PMQ
Cameron and Corbyn will go head-to-head in the House of CommonsGetty Images

The starting gun has been fired for the forthcoming EU referendum campaign and the historic ballot is expected to dominate debate when David Cameron and Jeremy Corbyn clash in the House of Commons on 24 February.

The prime minister has already faced MPs after securing his renegotiation deal from Brussels and gave his first public address to workers of telephone giant O2 at the firm's UK headquarters in Slough on 23 February.

Number 10 was reportedly furious when Mayor of London Boris Johnson threw his support behind a Brexit ahead of the 23 June vote, while some claimed Cameron's "no agenda" line to the Commons was in fact a thinly veiled jibe against Johnson and his rumoured Tory leadership ambitions.

But the prime minister took a diplomatic tone when he was quizzed about the situation in Slough. "He is a great friend of mine, he is a great Mayor of London," the Conservative leader said. "But on this issue I think he's got it wrong, and I think he's reached the wrong conclusion."

Cameron will be boosted by a report from NatCen Social Research, which concluded that the British electorate are "deeply" Eurosceptic but may vote to remain in the EU regardless.

The analysis, which used data from the 2015 British Social Attitudes survey, found 60% of voters would choose to "continue" as an EU member, while only 30% believed the UK should "withdraw" from the 28-nation bloc.


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It seems Corbyn, who voted to leave the European Economic Community in 1975, takes a similar position to the electorate. Until his shock leadership victory, he would have been expected to join the "leave" camp.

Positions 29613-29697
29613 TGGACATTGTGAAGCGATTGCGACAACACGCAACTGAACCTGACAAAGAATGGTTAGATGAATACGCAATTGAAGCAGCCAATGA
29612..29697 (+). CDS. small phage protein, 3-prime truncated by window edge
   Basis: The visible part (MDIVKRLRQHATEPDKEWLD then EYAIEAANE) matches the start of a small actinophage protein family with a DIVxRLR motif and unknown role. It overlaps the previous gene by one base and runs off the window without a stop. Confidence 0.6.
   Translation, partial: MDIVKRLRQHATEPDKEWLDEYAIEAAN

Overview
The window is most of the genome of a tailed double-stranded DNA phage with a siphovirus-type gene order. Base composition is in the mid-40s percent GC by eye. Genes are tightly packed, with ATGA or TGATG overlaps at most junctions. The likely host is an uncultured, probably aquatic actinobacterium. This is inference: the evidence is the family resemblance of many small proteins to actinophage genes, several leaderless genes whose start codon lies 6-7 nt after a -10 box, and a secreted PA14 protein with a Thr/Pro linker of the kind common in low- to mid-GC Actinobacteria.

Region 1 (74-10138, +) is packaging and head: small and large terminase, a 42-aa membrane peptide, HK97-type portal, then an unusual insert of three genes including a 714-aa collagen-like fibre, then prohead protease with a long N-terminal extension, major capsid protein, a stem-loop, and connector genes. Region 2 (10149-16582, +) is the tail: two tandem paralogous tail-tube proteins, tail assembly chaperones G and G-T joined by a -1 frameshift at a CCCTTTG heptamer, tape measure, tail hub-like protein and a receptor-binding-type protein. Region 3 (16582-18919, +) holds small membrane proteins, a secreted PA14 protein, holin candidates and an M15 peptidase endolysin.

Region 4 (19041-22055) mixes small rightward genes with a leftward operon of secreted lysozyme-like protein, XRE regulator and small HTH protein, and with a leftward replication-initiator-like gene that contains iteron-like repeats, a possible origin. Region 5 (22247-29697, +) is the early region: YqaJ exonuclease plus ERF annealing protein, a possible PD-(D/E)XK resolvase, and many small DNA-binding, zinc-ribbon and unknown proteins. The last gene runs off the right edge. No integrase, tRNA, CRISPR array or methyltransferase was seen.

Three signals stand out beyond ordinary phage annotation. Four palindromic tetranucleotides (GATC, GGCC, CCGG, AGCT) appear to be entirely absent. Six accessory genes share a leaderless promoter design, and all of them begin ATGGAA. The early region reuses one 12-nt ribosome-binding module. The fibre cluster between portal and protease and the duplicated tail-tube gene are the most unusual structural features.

But the Labour leader has promised his party will back a "remain" vote regardless of Cameron's "largely irrelevant" deal.

Former Labour home secretary Alan Johnson has become the party's main cheerleader for "remain". As the chief spokesman for "Labour In", he warned 50,000 manufacturing jobs could be lost if the UK broke away from Brussels.

"For UK manufacturing jobs, our EU membership is absolutely critical. Two thirds of British jobs in manufacturing are dependent on demand from Europe," he claimed during a speech at an Airbus factory in Bristol. That's two thirds of our manufacturing base reliant on that single market access and Britain's membership of the EU. That's over one-and-a-half million manufacturing jobs here in Britain."

Meanwhile, Justice Secretary Michael Gove has challenged Cameron over the legality of his EU deal. The top Tory warned that until the settlement was embodied in treaty change, the European Court of Justice could strike it down.

He told BBC News: "Ultimately, it is a matter of EU law and British law that only treaties have effect and because these agreements that have been reached are not yet treaty changes the European Court could take a different view."

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